This thesis focuses on the modeling of unbalanced polyphase power systems, as well as the development, validation, and deployment of real-time methods for State Estimation (SE) and Voltage Stability Assessment (VSA) of such systems. More precisely, the following theoretical and practical contributions are made to the field of power system engineering.

- Fundamental properties of the compound admittance matrix of polyphase power grids are identified. Specifically, theorems w.r.t. the rank of the compound admittance matrix, the feasibility of Kron Reduction (KR), and the existence of compound hybrid matrices are stated and formally proven. These theorems hold for generic polyphase power grids (i.e., which may be unbalanced, and have an arbitrary number of phases).
- A Voltage Stability Index (VSI) for real-time VSA of polyphase power systems is proposed. The proposed VSI is a generalization of the well-known L-index, which is achieved by integrating more generic models of the power system components. More precisely, the grid is represented by a compound hybrid matrix, slack nodes by Thévenin equivalents, and resource nodes by polynomial load models. In this regard, the theorems mentioned under item 1 substantiate the applicability of the proposed VSI.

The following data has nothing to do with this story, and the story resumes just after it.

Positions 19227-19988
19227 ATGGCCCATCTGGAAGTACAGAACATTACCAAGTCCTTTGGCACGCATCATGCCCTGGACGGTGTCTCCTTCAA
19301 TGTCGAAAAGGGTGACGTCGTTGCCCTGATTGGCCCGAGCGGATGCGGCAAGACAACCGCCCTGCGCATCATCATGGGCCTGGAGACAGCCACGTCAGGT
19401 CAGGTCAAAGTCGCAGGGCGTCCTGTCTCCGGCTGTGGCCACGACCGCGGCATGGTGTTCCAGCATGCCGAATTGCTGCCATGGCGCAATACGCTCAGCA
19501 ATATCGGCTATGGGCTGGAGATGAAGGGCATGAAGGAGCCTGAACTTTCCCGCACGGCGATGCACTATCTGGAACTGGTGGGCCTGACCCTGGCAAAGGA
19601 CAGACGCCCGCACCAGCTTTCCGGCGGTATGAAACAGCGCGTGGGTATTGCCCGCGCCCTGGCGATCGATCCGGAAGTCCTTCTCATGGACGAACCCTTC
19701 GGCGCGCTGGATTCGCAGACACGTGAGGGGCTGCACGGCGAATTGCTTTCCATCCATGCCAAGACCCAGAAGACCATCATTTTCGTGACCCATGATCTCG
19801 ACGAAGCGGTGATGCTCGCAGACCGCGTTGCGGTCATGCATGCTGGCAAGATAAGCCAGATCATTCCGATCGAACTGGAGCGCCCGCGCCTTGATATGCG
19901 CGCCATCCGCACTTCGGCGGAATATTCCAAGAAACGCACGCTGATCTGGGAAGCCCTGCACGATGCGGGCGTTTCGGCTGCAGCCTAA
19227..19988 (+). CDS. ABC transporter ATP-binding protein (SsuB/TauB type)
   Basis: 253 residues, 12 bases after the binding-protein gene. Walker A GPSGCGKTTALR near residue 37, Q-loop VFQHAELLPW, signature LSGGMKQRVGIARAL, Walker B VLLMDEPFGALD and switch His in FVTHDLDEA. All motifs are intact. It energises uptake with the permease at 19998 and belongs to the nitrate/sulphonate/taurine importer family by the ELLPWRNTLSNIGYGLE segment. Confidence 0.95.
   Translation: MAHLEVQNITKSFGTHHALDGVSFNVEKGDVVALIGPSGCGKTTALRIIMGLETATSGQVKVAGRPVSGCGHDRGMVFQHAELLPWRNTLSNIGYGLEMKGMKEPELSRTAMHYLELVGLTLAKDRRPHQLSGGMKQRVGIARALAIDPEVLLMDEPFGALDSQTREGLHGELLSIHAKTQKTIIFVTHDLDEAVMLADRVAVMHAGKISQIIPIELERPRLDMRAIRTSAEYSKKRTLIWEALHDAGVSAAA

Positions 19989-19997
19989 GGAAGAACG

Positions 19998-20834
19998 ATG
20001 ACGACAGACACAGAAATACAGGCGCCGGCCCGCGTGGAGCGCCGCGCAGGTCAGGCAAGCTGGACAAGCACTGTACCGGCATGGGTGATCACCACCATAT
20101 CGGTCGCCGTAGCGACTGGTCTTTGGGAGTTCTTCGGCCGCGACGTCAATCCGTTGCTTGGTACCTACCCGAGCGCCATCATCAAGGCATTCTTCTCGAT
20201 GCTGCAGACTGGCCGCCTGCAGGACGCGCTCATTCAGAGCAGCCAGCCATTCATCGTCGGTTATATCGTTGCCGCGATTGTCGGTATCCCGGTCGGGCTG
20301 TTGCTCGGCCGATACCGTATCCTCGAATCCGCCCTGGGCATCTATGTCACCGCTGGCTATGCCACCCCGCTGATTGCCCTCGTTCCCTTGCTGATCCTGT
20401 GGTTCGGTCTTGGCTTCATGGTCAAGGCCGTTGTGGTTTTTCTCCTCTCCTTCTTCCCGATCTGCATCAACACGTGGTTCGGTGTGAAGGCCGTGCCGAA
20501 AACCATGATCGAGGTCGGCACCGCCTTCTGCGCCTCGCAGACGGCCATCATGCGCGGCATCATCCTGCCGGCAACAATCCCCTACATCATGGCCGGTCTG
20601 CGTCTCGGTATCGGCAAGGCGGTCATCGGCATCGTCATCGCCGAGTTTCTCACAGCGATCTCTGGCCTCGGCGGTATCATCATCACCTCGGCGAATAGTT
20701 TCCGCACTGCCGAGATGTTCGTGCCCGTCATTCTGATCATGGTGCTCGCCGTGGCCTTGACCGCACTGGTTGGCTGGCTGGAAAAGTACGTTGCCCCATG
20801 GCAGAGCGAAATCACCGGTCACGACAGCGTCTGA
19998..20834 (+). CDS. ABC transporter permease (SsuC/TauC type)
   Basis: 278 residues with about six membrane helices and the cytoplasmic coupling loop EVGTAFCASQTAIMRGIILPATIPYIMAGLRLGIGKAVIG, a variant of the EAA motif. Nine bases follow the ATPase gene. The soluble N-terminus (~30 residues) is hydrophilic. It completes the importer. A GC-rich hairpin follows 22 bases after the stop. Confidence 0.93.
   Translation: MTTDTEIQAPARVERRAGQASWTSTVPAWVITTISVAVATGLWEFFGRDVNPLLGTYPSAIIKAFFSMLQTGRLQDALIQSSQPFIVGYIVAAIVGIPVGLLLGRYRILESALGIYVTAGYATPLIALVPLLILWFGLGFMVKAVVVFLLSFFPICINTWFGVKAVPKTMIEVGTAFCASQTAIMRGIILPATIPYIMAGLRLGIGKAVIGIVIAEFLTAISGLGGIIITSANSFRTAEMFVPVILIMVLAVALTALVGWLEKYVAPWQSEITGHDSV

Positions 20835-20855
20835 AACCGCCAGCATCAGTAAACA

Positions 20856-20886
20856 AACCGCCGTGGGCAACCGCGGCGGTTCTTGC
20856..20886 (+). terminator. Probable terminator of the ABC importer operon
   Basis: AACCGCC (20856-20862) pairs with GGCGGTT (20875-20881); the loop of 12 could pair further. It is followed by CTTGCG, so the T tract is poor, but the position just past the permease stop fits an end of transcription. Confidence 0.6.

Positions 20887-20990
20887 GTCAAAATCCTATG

- A Field-Programmable Gate Array (FPGA) implementation for real-time SE of polyphase power systems is presented. This state estimator is based on a Sequential Kalman Filter (SKF), which - in contrast to the standard Kalman Filter (KF) - is suitable for implementation in such dedicated hardware. In this respect, it is formally proven that the SKF and the standard KF are equivalent if the measurement noise variables are uncorrelated. To achieve high computational performance, the grid model is reduced through KR, and the SKF calculations on the FPGA are parallelized and pipelined.